subscribe to our newsletter

A Method for adding jQuery UI tabs into WordPress

Over the past couple of years I have seen many methods for adding jQuery UI tabs into WordPress. A simple Google search will result in various methods, some good and some bad. What we are going to do today is look at a live example on how to add jQuery UI tabs correctly into a WordPress Theme.

WordPress and the Enqueue function

Normally when you create jQuery UI tabs for an HTML page, the easy method is to include your script straight into the header or footer section of your document. Then you can add your custom code into the body and watch your effects take place. In a WordPress theme, you could probably do this; however, doing so could break your website theme. You could unintentionally create a plugin conflict and then you will have to spend some time troubleshooting your code, trying to figure out what went wrong.

According to the WordPress Codex, the best way to include jQuery is to use its wp_enqueue_script function. If you want to include a stylesheet you can also use wp_enqueue_style. Since WordPress already has jQuery built into it, we can simply call it and use it with our custom tab system. Let us begin.

The Tab Demo

Lorem ipsum dolor sit amet, consectetur adipisicing elit, sed do eiusmod tempor incididunt ut labore et dolore magna aliqua. Ut enim ad minim veniam, quis nostrud exercitation ullamco laboris nisi ut aliquip ex ea commodo consequat.
Phasellus mattis tincidunt nibh. Cras orci urna, blandit id, pretium vel, aliquet ornare, felis. Maecenas scelerisque sem non nisl. Fusce sed lorem in enim dictum bibendum.
Nam dui erat, auctor a, dignissim quis, sollicitudin eu, felis. Pellentesque nisi urna, interdum eget, sagittis et, consequat vestibulum, lacus. Mauris porttitor ullamcorper augue.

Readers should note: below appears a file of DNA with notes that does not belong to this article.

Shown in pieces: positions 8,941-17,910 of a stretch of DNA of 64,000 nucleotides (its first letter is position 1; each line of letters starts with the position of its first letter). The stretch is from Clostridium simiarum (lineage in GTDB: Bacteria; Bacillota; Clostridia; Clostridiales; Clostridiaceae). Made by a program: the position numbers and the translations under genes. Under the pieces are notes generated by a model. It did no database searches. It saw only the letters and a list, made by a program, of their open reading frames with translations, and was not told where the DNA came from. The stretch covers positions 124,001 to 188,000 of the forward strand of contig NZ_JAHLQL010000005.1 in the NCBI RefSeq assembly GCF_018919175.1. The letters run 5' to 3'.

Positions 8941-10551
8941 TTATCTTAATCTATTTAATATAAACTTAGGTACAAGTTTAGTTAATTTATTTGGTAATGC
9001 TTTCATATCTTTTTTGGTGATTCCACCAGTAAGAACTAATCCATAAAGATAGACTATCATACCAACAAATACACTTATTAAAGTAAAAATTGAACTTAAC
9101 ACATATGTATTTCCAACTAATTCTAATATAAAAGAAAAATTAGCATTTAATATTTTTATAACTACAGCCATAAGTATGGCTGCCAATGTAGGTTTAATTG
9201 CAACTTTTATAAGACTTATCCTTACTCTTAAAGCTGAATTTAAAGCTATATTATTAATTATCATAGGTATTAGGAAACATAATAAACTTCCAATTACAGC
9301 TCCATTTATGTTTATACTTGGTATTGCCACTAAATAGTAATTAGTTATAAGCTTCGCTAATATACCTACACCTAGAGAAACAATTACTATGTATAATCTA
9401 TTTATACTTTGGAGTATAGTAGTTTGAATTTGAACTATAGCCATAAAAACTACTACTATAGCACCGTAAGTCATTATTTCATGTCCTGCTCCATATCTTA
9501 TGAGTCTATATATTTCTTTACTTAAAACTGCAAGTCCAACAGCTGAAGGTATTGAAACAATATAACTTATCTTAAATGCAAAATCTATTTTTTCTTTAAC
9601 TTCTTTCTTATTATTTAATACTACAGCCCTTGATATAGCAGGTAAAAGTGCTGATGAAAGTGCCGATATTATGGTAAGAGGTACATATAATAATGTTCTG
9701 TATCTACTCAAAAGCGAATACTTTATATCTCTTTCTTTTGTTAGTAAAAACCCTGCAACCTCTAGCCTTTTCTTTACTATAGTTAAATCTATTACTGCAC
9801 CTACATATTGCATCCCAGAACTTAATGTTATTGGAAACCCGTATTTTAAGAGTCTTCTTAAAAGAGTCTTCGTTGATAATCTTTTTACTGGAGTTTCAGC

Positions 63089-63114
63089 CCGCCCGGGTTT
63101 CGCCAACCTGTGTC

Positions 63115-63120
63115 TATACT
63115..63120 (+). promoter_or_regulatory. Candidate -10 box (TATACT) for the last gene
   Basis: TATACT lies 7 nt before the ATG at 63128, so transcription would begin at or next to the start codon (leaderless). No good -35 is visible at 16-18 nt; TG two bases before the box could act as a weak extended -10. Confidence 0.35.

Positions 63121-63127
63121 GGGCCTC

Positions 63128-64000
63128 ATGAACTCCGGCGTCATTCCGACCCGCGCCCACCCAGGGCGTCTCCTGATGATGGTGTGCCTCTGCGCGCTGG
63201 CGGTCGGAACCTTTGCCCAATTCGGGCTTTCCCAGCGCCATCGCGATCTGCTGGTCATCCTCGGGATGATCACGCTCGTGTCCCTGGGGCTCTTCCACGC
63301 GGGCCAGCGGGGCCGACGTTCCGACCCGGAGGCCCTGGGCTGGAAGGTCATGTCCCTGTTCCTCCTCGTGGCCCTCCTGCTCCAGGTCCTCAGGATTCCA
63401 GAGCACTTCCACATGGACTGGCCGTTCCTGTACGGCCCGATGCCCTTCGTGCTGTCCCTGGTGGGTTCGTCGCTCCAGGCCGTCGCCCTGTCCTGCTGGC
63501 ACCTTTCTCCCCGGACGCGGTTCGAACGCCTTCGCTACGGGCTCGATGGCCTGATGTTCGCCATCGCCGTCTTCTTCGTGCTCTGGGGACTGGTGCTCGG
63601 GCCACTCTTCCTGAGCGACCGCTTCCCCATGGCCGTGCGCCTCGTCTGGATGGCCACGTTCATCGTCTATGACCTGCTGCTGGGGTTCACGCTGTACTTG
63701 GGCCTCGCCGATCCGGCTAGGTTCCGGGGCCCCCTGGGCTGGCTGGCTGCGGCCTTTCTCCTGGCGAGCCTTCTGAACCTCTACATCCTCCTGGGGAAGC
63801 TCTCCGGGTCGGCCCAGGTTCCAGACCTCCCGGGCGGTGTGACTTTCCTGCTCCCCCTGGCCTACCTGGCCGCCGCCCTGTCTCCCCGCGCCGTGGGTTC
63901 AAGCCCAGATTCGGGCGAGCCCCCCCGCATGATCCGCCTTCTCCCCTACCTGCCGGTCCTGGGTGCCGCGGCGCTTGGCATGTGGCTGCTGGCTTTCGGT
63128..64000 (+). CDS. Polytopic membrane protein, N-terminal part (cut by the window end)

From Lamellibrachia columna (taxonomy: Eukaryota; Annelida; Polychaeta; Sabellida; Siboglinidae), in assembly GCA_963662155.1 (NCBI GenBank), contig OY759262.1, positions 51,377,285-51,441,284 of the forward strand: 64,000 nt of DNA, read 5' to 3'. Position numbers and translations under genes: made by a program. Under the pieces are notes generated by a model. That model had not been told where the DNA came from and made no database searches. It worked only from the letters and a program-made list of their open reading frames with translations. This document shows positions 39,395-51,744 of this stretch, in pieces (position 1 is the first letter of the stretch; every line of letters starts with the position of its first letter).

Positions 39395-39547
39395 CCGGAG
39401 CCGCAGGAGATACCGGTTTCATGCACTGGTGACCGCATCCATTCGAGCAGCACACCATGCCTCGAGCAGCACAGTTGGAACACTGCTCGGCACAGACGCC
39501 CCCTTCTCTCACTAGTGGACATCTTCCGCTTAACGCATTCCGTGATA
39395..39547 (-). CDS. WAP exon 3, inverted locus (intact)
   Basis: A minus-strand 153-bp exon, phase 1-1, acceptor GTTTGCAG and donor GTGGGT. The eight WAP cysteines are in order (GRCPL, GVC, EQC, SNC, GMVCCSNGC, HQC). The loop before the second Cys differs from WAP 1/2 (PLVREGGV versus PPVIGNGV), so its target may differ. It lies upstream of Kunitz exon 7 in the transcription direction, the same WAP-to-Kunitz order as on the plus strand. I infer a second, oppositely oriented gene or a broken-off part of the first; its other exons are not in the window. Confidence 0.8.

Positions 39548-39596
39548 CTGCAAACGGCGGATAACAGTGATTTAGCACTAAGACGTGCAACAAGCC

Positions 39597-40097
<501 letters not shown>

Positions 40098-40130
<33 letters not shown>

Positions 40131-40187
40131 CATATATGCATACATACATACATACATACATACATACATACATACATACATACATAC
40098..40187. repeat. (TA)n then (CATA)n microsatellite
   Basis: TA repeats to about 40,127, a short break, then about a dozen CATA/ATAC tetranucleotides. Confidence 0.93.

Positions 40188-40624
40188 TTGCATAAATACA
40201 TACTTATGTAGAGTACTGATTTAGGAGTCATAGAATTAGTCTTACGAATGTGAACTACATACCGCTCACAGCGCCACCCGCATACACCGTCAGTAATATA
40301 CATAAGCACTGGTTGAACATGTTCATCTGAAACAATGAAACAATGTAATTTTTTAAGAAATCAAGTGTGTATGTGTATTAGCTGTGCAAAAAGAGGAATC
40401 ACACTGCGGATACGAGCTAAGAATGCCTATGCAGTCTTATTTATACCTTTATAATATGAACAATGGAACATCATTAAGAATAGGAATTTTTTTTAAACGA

Using jQuery UI tabs

For the purpose of this example we are going to use the jQuery UI tabs sample found at the jQuery UI website. You can create a new post or page and in the post editing area you select HTML view and paste your code. All we need is the basic HTML code for the tabs listed below.

We then need to setup our javascript code. The example given at the jQuery UI website is this:

In order to use this code we have to modify the code using the WordPress jQuery no-conflict method. You simply rewrite the code as follows:

Then save this code as your tabs.js file and place it in your theme. Preferably you want to create a folder called js and save your file there.

Now for the fun part, we open the functions.php file and edit it. If you do not have a functions.php file, simply create a blank one and insert the following code.

What we are doing with this piece of code is telling WordPress to put our code into its header. Using the wp_enqueue_script method, we are calling the built in jQuery and jQuery-ui-tabs in order to pull off our tab effect.

Now that we have the bulk of the code setup, all we need to do is add our CSS code. What I have done with this example is downloaded a custom jQuery UI tab stylesheet from the jQuery UI website and added it to the header manually. Again, you could simply add the code into your functions file and call it based on a specific page that may contain your tabs, but to keep this example simple we use the following code in the header of the WordPress theme. You can always modify and create your own CSS code for your tabs.

Now that all the code has been added, you can view your page and your tabs should be working like the demo above.

References used for this tutorial are:

Feel free to share other methods that have worked for you in the comments below.

27 Comments

Leave a Reply